The Sugar Beat
The National Confectioners Association (NCA) puts out a daily newsletter to members and others who follow the candy business. That publication has been an intriguing source of double talk over the past month.
On balance, it’s been full of good news. The NCA touted in one post that “Easter confectionary sales have been trending upward, growing from $2 billion in 2009 to $2.02 billion in 2010…projections for 2011 to $2.062 billion in sales.”
And the final haul from Valentine’s Day chocolate sales was reported in another entry to be up nearly 3 percent.
Companies, in turn, saw strong profits. The industry’s newsletter directed readers to a news report of Hershey reporting $1.56 billion in sales for the financial quarter—an 11 percent increase—with net income climbing nearly $13 million from the same period a year ago.
Kraft Foods “reported a better-than-expected first-quarter profit,” another article in the NCA newsletter noted. Net revenue for the company rose 11 percent to $12.6 billion.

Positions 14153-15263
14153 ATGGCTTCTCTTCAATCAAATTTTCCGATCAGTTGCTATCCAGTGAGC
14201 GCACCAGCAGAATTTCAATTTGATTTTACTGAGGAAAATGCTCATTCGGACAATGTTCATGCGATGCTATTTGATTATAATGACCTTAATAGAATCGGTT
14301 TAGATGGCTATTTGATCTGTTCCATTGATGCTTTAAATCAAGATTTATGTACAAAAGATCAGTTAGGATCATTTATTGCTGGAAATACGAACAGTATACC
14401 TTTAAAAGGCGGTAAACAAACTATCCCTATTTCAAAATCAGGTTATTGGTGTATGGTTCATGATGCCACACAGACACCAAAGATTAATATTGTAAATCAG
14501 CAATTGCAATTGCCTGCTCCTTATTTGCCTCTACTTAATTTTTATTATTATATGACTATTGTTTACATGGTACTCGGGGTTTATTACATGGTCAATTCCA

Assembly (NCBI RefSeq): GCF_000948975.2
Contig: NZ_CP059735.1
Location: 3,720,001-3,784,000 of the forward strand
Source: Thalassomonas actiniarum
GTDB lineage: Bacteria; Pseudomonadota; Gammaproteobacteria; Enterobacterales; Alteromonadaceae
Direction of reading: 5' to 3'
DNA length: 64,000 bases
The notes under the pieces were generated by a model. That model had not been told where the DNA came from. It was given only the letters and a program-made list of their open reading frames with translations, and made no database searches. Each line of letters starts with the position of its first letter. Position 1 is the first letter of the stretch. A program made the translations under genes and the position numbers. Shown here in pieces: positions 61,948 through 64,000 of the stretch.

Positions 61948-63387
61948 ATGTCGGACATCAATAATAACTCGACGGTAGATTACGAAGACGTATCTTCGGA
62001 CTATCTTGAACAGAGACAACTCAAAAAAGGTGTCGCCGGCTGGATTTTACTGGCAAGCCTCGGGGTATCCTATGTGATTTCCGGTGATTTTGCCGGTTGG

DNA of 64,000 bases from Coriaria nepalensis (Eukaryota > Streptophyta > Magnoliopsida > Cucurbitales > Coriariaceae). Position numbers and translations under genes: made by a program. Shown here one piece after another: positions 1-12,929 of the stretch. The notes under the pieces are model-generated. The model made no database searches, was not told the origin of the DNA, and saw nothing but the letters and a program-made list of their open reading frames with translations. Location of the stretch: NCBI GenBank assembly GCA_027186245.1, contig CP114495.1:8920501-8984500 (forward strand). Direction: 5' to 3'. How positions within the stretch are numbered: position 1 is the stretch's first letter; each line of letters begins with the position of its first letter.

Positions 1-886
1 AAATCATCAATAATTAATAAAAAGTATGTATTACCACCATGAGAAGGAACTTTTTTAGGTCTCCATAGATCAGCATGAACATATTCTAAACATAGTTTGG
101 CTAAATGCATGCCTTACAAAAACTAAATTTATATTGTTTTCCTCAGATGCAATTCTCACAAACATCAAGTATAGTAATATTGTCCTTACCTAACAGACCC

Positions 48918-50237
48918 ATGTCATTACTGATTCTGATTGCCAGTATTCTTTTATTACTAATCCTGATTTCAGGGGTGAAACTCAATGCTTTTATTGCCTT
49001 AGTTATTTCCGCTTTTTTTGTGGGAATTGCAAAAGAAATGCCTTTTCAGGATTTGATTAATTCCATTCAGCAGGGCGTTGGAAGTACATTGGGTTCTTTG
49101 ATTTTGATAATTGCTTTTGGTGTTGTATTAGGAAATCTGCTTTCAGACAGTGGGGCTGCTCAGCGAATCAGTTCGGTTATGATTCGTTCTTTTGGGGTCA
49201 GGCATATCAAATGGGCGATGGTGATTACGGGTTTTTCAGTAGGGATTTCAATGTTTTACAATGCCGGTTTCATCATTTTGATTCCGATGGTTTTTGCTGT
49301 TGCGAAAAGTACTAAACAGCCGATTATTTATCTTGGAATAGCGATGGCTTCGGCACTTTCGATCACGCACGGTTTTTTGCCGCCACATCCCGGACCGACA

This positive news is apparently trickling out into a hurting job market too. A May 9 NCA newsletter posting said of Michigan job growth: “ [Former] Gov. Jennifer Granholm has been touting wind energy as a source of jobs, but it added 45 jobs in 2008, compared with 350 for confectionery and nut stores.”
Sounds like the industry has reason to celebrate. But to NCA, stories of strong sales, growing profits, and job growth have no place on Capitol Hill.
That explains the recent briefing NCA’s lobbyists held on Capitol Hill about sugar policy, which according to a recent newsletter post, is leading to job loss and reduced profits for candy companies.
So on one hand, the industry is selling record amounts of product, creating jobs, and seeing strong profits—all in the midst of a national economic crisis—but on the other hand, it wants lawmakers to believe that America’s no-cost sugar policy is leading to economic ruin for candy makers.
“Sounds like the NCA wants to have it both ways,” said Phillip Hayes, a spokesman for the American Sugar Alliance. “We are happy that our customers are doing so well, but they should trumpet this success instead of leading lawmakers into believing there’s doom and gloom in the confectionery business—especially considering the future of sugar farm families and the 146,000 jobs they support hangs in the balance of the next Farm Bill.”
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